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Why Diwali is a Multi-Faith festival?

Diwali is known as Divali; it is one of the major religious festivals in Hinduism, Sikhism, and Jainism. Diwali lasts for five days, starting from the 13th day of the dark half of the lunar month known as Ashvina to the second day of the light half of the lunar month known as Karttika (Both the dates in the Gregorian calendar usually fall in October or November).


By Pujit Tandon


The name Diwali has been derived from a Sanskrit term Deepavali, meaning 'Row of lights.' The festival symbolizes the victory of light over darkness.


Among Hindus, Diwali's festival is celebrated with joy and enjoyment by lighting up diyas on the night of the new moon to invite the presence of goddess Lakshmi in their lives. In India's northern part, the festival is celebrated with Lord Rama's royal homecoming into Ayodhya city after defeating the mighty and legendary Lord Ravana. In India's southern region, the same festival is celebrated on the defeat of the demon Narakasura by Lord Krishna. In some parts of India, Diwali is celebrated on the occasion of the auspicious marriage of goddess Lakshmi and Lord Vishnu; along with this, some people celebrate it as the birthday of Lakshmi.


On this auspicious day, people light up diyas, decorate their homes with flowers and Toran, make rangoli to welcome goddess Lakshmi by keeping doors and windows of their houses open, and pray she would bless their lives with wealth and success.


Diwali brings a sense of joy and happiness as it brings many festivals together. For the first day, which is generally known as Dhanteras, which is celebrated by cleaning the house or purchasing some utensils, Silver, and Gold items. This is followed by the second day called Choti Diwali or Naraka Chaturdashi. People enjoy good meals to celebrate this day. The day is celebrated to abolish the evil in our lives.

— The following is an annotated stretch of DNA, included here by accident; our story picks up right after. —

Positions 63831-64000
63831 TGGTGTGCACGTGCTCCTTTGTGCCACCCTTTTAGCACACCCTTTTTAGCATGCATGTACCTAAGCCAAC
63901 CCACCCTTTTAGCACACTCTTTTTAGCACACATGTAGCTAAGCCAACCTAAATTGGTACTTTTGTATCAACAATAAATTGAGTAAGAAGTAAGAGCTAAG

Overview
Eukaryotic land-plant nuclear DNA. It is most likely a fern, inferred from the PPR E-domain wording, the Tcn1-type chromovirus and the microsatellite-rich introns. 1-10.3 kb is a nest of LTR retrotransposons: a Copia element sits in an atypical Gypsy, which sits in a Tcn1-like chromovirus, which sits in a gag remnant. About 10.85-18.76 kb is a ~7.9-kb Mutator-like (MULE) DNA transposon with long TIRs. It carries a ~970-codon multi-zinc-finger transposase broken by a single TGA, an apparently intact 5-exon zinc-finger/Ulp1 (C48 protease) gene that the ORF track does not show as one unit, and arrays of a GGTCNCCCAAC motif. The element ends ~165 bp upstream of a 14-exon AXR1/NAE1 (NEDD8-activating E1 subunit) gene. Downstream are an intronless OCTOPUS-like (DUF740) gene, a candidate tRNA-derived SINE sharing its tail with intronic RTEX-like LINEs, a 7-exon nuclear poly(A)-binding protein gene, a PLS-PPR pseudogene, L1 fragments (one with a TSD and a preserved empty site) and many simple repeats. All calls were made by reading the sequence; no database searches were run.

On the third day, the festival of lights comes Diwali. The fourth day is Balipratipada, Govardhan Puja, or Annakut, commemorating Lord Krishna's defeat over King of Gods, Indra. This is also the first day known as Kartika, and it is also the start of the new year according to the Vikrama calendar (Hindu calendar).


Along with this, merchants perform certain religious ceremonies and start new account books and ledgers. The fifth day is known as Bhai tikka or Bhai Dooj. This day is celebrated to acknowledge the bond between brothers and sisters, where sisters pray for their brothers' well-being and success.


Diwali is an important festival for many religions along with Hindus. For people who follow Jainism, Diwali is a day of joy and celebration because, on the 24th Tirthankara, Lord Mahavira earned enlightenment from the cycle of life and death (samsara). On this occasion, people from the Jain community light up diyas or lamps to celebrate the dawn of Lord Mahavira's divine knowledge.


The second religion which celebrates Diwali alongside other faiths is Sikhism. The Sikh community celebrates this time of the year when Guru Hargobind Singh Ji returned to Amritsar with 52 other Hindu princes and was released from Prison of Gwalior. Emperor Jahangir imprisoned them. The festival is also called Bandi Chor Divas. Sikh community celebrates this festival by lighting up lamps throughout the city of Amritsar.


This occasion is also celebrated with the Buddhist community as this day the great emperor Ashoka converted himself to Buddhism in the 3rd century BCE. This day is also called Ashok Vijaydashmi. They celebrate this festival in the same way as other religions do by lighting lamps decorating temples and monasteries, and worshiping their goddess Buddha.


Diwali has been spreading lights and happiness across different cultures with people from different backgrounds. India is a diverse nation; therefore, Having other faiths on a similar day makes it a unique festival.


Edited by- Ananya Jain, Kshitij Kumbhat



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